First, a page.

Fakes accounts are a huge problem in todays Internet world. On every site and platform or in every community you might find a huge amount of unreal accounts. Purpose of these fake accounts vary from scamming someone till just simply entertaining oneself by misleading the other. In total more than 40% of the social media accounts are identified as fake. In the following it is shown how fake accounts are relevant on various large, popular platforms.
Facebook Fake Accounts
On Facebook there are more than 80 Million fake accounts (!) around the world. That accounts for approximately 9 % of the total user base.
Fake accounts in Facebook provide some interesting characteristics. For example are 97 % of the fake accounts claiming that they are female (whereas there are 40-47% females in total on Facebook). More interesting stats can be found here.
In order to protect yourself of getting connected to a Facebook account it is quite effective to change your settings in the category “who can send you friends requests?” to only “friends of friends”. That way you make sure that at least of one of your friends knows this person – in case they have the not accepted just widely anyone.
Facebook itself provides a 10-point-guideline to identify fake accounts. Within them there are steps such as: “Check out the friend list. If found that maximum of the friends are of the opposite gender, it can be assumed that the profile is used either for fun or for random dating“ or the advise that “Fake profiles of girls usually have a contact no. in their info. Lets face it, girls harldy will have their contact no. in public. So watch out if the user exposes info that is unlikely for general users to unveil in public.“
However, the classification “fake” on Facebook also includes accounts of people who have simply two accounts (for whatever reason that may be!). Or also “fake”-like accounts, which represent for example people who use entirely different names such as “Hef Nolastname” on Facebook in order to stay anonymous. These people still use it as a normal account for personal purposes, but do not agree with Facebooks policy with “only real names” since they want to be anonymous. Hence, they might be identified by Facebook as a fake account in their statistics without actually being one.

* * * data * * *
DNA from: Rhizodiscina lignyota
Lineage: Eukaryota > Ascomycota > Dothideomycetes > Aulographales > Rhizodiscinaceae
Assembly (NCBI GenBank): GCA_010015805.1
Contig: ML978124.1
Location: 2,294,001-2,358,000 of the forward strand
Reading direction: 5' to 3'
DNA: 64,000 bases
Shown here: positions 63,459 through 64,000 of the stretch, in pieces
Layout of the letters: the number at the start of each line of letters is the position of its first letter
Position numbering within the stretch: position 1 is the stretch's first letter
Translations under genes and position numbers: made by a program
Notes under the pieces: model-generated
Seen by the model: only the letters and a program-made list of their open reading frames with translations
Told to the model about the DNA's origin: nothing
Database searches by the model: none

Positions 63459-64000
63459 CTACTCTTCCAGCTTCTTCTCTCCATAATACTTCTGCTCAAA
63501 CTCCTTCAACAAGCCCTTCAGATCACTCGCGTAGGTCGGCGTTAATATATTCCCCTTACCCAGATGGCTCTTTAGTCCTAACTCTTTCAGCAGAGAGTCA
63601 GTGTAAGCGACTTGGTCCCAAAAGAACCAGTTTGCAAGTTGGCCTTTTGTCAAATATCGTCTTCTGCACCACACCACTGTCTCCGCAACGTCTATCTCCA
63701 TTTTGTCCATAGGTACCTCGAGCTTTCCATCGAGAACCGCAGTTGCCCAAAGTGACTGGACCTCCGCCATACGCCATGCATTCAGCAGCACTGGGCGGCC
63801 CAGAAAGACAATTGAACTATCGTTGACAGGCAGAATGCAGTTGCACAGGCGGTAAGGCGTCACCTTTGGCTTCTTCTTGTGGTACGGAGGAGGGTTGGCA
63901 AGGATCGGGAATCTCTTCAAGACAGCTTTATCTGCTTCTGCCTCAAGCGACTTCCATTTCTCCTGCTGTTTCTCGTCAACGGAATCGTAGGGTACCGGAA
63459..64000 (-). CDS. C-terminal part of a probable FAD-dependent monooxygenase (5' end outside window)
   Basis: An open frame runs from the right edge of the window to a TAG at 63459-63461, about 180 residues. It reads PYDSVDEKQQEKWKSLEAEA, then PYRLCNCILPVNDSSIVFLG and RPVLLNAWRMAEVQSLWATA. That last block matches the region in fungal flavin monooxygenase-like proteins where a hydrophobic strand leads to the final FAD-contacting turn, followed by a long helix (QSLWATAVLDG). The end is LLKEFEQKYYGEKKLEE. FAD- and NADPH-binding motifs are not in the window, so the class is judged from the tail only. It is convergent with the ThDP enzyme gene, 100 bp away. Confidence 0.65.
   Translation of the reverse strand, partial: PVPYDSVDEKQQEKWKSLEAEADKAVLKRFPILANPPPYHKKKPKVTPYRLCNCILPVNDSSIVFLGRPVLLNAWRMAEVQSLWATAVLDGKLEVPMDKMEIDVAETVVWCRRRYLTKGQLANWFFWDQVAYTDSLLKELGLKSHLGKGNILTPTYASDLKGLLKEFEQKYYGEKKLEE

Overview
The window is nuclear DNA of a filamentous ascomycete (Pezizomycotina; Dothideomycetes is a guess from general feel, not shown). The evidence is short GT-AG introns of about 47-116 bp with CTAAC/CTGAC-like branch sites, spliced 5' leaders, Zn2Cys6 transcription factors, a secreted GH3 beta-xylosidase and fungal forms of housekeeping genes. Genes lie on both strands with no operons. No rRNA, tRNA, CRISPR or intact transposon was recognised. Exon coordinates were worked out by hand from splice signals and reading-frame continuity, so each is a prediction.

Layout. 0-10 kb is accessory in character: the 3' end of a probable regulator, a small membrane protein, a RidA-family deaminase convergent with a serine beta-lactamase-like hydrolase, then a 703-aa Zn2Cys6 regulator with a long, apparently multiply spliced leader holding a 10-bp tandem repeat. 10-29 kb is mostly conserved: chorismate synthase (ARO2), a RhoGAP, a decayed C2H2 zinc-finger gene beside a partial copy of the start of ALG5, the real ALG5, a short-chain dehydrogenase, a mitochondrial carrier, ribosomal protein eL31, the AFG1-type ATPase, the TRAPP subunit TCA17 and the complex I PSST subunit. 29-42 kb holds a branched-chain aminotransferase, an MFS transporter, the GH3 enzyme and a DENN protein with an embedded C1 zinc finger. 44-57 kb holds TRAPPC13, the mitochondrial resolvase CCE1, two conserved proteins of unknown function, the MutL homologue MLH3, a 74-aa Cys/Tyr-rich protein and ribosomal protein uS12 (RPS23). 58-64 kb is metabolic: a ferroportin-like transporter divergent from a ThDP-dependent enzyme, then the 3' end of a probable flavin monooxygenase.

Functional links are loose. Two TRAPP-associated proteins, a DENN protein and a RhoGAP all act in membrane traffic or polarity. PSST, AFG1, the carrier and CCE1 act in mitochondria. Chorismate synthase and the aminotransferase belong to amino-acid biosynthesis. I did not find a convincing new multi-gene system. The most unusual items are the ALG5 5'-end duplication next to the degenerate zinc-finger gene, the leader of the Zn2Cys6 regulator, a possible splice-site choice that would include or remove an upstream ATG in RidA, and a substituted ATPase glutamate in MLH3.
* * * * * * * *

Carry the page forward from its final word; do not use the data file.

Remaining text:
For more interesting facts about Facebook see here.
Although ebay requests a pretty strong verification process (e.g. you need to confirm your actual postal address with a code you receive as a letter and you need to verify your paypal account with phone numbers) they still have to fight the battle against fake accounts. Unfortunately, it is tough to get numbers regarding the amount of fake accounts on ebay. So far there are no official statements or statistics about them. However, there are indeed quite a few fakes on ebay and they can be categorized mainly into these three kinds:
- fake accounts to get reviews (e.g. buying 1000 envelopes for 1 ct each )
- fake account to increase bids (e.g. by biding on own articles)
- fake accounts to receive an item and not paying (scamming)
Fake accounts in order to get reviews (1) usually work in the same way: one ebay user buy a huge amount of very cheap products (for example empty standard white envelopes) from an ebay seller. What happens next is very interesting. Instead of buying them all at once the buyer chooses to pay for each of the e.g. 1000 envelopes one by one, with no shipping costs and a very low price. So the buyer and the seller pay a very low amount in total BUT are able to increase their reviews by 1000 (!) positive reviews. This gives an ebay seller a significant competitive advantage compared to other ebay seller who earn their reviews with actual, real and legal sales. Ebay tries to prevent those review trading actions, nevertheless it is hardly possible to prevent that completely. Our advice here: always pay attention not only to the quantity of reviews but also to the quality (regarding time, place, item, content and particularly when and from who the reviews were written!).
The second type of fake accounts is a specifically created (fake) account to increase bids on auctions. This way an ebay seller is able to increase the price of an item he is currently selling by bidding higher prices with his additional fake account. Ebay explicitly prohibits that kind of behavior but cannot always prevent it unfortunately. Here our advice is to not only check the previous comments and reviews but if possible go beyond that. However, this is quite annoying and time-consuming. A good option here is to rely on the “ebay-buyer-protection” or the “hassle-free-return” and buy only from specific auctions who include that. More information about the requirements for that can be found here.
[Part 2 with Airbnb fakes and Amazon fakes coming soon]